Essentially there are two factors which force them to forever buy high and sell low. At the bottom of the business cycle, companies suffer thin margins and stagnant sales, and have often accumulated too much debt (from previous expansion binges). They have no time to embark on glory bids, and lack the access to cheap funding. Moreover, when equity markets are low, shareholders flex their usually puny muscles to prevent expansion or the issuance of new paper. Thus companies are highly constrained and have to embark on costcutting and rationalisation programmes (such as the spin off of O2 by BT, at a very low price) to repair their balance sheets. This has been the case since 2001 across most of Europe, North America and Japan. Thus balance sheets now are generally very healthy. Moreover, even though interest rates bottomed in most countries in 2003, liquidity hence loans remains in ample supply. Shareholders, having seen share prices rise, also change tack and urge their companies to expand again. So companies can only bid for others when their own businesses and balance sheets are in good shape. In the last cycle this has occurred just as their competitors have also enjoyed a recovery. So the business cycle prevents them from being able to buy at low prices.

The second reason is of equal importance. From 2000 to 2002, world equity markets suffered a synchronised slump, largely because all had been suckered into the same technology boom. Unusually (with the notable exception of commodity companies which have wandered off on their own supercycle), most sectors have been recovering at the same time. For a number of reasons that need not concern us here, many businesses from insurance to auto manufacturers, food retailers to construction are finding it very tough to increase sales much more than the mild inflation rate. Further, energy prices, Asian competition and rising interest rates are slowly squeezing profit margins. Very few companies in the FTSE 100 or the Dow Jones indices can be expected to grow their sales organically by more than 10% in 2006. Given that their cost cutting and rationalisation are largely complete, the obvious action is to return capital to the owners (shareholders). This however, is usually contrary to the mindset of dynamic CEOs and the often supine boards who appointed them to be dynamic. Many have a minimal interest in actually increasing shareholder returns, and confuse good stewardship their actual role with activity. Money burns a hole in their pockets, so they look to buy the growth they cannot otherwise achieve, through takeovers.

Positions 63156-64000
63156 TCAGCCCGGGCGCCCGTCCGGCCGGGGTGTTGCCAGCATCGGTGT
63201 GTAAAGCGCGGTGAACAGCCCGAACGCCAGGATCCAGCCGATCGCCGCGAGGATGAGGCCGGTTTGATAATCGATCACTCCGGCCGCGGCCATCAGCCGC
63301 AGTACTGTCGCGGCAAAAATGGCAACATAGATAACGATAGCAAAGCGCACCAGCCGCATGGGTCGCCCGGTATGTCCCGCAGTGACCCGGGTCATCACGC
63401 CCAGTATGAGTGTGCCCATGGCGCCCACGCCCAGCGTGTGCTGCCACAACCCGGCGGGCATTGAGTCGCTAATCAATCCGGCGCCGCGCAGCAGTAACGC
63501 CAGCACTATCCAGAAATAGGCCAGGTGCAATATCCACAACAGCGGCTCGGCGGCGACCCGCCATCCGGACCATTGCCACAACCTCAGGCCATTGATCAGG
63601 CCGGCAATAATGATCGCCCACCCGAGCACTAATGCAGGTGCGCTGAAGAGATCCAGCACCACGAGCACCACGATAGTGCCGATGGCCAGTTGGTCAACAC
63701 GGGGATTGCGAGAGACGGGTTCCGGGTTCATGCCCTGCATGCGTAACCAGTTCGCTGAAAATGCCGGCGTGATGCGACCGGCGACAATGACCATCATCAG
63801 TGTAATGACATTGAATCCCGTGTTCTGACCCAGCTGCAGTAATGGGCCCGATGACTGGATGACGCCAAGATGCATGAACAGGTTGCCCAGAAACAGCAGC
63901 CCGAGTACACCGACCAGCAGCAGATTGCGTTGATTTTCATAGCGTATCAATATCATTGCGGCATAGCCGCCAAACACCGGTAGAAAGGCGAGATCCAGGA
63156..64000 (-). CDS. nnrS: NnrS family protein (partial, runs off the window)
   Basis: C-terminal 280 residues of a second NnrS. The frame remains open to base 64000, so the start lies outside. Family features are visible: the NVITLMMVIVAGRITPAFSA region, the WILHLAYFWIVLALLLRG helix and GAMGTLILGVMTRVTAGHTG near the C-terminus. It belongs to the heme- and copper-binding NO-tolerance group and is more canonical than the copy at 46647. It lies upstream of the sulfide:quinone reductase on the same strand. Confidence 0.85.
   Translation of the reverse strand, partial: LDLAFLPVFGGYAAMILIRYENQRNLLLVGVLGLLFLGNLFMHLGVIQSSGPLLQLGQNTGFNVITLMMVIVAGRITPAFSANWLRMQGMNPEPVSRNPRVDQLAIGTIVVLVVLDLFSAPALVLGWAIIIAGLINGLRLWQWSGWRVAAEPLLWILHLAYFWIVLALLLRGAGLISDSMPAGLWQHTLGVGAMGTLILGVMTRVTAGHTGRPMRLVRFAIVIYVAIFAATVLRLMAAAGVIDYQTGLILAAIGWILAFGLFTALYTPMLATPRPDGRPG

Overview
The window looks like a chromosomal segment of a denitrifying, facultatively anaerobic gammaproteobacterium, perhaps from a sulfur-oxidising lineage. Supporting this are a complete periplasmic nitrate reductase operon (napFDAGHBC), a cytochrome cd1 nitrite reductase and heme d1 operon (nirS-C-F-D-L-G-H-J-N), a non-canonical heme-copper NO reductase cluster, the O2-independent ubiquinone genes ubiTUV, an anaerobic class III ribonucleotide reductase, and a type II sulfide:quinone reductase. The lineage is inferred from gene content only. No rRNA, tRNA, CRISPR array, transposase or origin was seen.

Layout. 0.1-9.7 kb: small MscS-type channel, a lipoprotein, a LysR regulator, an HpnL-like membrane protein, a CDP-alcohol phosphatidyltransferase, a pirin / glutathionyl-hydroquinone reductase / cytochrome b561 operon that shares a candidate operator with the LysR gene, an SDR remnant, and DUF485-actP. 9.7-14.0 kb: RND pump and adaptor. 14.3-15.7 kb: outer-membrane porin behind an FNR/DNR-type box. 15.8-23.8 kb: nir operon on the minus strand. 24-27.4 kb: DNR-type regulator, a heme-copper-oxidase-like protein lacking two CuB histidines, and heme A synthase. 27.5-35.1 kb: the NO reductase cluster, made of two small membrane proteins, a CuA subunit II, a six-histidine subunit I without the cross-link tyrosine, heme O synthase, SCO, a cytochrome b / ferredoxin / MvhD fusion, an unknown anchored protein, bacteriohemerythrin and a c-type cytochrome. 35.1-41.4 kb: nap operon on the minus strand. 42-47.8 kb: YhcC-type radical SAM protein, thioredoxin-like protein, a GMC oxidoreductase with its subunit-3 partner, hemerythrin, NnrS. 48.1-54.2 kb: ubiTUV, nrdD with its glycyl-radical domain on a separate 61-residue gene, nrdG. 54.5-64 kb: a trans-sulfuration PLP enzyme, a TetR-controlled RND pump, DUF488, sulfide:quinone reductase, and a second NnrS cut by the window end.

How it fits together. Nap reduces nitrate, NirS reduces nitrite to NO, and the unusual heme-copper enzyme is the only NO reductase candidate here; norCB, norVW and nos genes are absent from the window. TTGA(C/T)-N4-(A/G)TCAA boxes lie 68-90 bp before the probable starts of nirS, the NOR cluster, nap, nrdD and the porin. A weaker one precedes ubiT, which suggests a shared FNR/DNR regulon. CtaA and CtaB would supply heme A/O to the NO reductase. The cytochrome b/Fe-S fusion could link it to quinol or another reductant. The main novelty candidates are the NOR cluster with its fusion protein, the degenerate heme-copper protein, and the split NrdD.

The disproportionate amount of activity in Britain is at first glance particularly odd, given that the twin props of the grumpy Chancellor's "economic miracle", massive household debt funded by rising house prices, and a government which has been on the largest hiring/spending spree since just before the 1974 crash, are falling over. Revenue growth for UK Inc is certain to be weak in 2006, with thinner profit margins. For historic reasons, barriers to foreign bids are very low less than even in America, where the poison pill still rules. But why do so many foreigners feel this astonishing urge to buy up British businesses? There is one obvious reason, the cost of capital.

Irrespective of one's personal politics, all British Governments since the late 1960s have managed the economy badly. The objective test is the rate at which the Government can borrow money. This cost has nearly always been higher than in America, Germany, France or Japan. Earlier this year, UK Base Rates were 4.5%, those in America 3.25%, the EU 2% and Japan less than 0.25%. So the theoretical cost of capital to foreigners borrowing in their own countries, assuming constant exchange rates, is much lower. Thus the return required is also much less than for a domestic British company, where the cost of capital is normally higher. So NSG, Talisman, Dubai, St Gobain and Telefonica are not operating quite as idiotically as it first seems. Yet where they, and others will be proven to have been foolish again, is that high British interest rates mask two features: first, the economy is genteelly sliding into very low growth; second, sterling is an inherently weak currency (hence the slide in 55 years from a rate of £1.00 to 14 Deutschemarks to the current equivalent of approximately 1.4).

Bidding fever, corporate machismo and dysfunctional international takeovers never indicate a low point for equity markets. Be happy that Johnny Foreigner so loves the local climate. Take the money.

First published as Bedlam Asset Management's 'Pick of the Week'

For more from the unconventional fund management group, visit Bedlam